Editor’s Note: This week Alex ventures into his back yard for a barbeque …
It’s funny how we are in this country, and we are indeed the subject for plenty of laughter. It’s barbeque weather in England and so it’s time to switch off those TV’s, for an hour at least, and head out into the excitement of the garden, or in the case of my place – The little concrete square with walls around it.
Yes the sun is blasting out as if we never had to endure a five month winter period (cold, what cold?), and sales for anything relating to barbeques and sunbathing go sky-high without a drop of rain to be seen smudging our precious receipts . Even as traditional demands for barbeque-based fun is already apparent, to my shock the cheapest disposable barbeque I’ve seen is around £6, and meat isn’t too cheap either. I remember paying as little as £2 for a basic set as recent as three years ago, but who can blame businesses for cashing in on the summer-lovin’ frenzy? We are merely just the disgruntled masses, lapping up the sunshine unnecessarily topless, with flip flops and extremely short shorts.
This evening my brother and I will board the bandwagon and have a little barbeque of our own. The heat is searing, my mouth is watering, but my pockets are giving me puzzled looks because let’s face it, unless you have brilliant barbequing equipment you’re really just attempting to go camping outside your own backdoor. It’s more economical, straightforward and cleaner to cook and eat indoors. But less of the cynicism! After going through the motions of moving the table, chairs and kitchen stuff outside, and making a complete mess, we’re going to have some delicious, fatty burgers! (I said less of the cynicism).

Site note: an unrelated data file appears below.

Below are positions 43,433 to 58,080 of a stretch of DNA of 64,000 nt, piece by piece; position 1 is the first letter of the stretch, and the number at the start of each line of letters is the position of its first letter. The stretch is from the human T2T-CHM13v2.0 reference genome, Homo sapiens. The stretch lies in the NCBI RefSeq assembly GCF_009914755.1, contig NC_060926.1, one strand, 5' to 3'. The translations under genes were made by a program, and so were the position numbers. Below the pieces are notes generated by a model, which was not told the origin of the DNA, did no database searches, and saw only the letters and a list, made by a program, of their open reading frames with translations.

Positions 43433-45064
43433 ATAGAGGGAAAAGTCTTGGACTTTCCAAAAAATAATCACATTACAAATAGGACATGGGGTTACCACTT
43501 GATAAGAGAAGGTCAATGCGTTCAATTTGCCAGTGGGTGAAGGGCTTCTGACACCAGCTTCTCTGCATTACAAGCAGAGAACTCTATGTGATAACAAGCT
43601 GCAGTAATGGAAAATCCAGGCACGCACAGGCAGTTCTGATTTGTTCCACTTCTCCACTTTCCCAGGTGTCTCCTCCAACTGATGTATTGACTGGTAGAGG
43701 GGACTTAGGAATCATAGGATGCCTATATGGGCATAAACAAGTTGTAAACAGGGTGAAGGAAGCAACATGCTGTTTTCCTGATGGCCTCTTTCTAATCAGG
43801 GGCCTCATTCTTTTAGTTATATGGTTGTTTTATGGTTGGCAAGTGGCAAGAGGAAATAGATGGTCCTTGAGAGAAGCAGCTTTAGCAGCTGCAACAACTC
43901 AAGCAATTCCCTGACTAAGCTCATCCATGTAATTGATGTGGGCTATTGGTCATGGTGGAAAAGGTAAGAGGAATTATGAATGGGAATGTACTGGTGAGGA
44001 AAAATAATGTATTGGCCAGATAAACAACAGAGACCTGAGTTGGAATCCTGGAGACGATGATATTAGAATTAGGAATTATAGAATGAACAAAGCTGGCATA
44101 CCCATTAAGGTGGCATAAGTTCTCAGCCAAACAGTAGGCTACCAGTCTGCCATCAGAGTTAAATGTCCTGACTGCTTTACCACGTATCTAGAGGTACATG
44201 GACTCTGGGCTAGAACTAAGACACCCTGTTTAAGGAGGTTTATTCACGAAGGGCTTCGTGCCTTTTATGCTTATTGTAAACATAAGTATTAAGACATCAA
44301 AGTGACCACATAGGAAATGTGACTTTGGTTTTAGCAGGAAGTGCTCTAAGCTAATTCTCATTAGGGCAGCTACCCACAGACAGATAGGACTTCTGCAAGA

Honestly, though, I really do enjoy the food with a cold beer. It’s worth it for the change of scenery. The best thing to accompany a plate of sizzling meat and crispy salad is some good music coming out of a decent pair of stereo speakers, but I live in a built-up family area and have elderly neighbours so I believe think that to be really bad manners, especially when the most popular music of today is usually being played at high volumes. Instead, I’ll stick on some softer piano concertos, as I’m obviously so ‘hip’.
I’m not sure of any other countries or cultures who behave quite the same when the sun comes out. Everyone here is immensely pleased but it’s not too long before the complaining starts (It’s too hot!). I suppose the closest thing I can think of is college kids in America at the time of ‘Spring Break’, with people going crazy for beach wear and drunken summer antics, but we don’t really have any beaches or a relentless enthusiasm for fun. But we do have fun and we spend, spend, spend over the summery months. Although, unlike the winter we’re not stocking up on stodgy foods and woolly jumpers, we’re buying all sorts of things we don’t need, like funny hats and tie-dye t-shirts.
To conclude I can guess I can say these really are the best times – for reptiles. The days are long and the humidity is swarming. Those of us in work barely get to enjoy any of it and those of us who aren’t also wish it was cooler so we can get some house-work done without fainting down to the floor in a heap from intense dizziness. It’s the English way to be surprisingly unprepared for any sort of weather, but remain endlessly chipper about the occasion of sunshine, and so it’s off out to the shop to grab the goods off the shelves as if the perils of a mild autumn await us the following day.
I personally prefer it to be cold. No, when it’s hot. No, definitely the cold, but it’s nicer when it’s hot, with a breeze. A cool breeze, that’s cold…
Party on, dudes.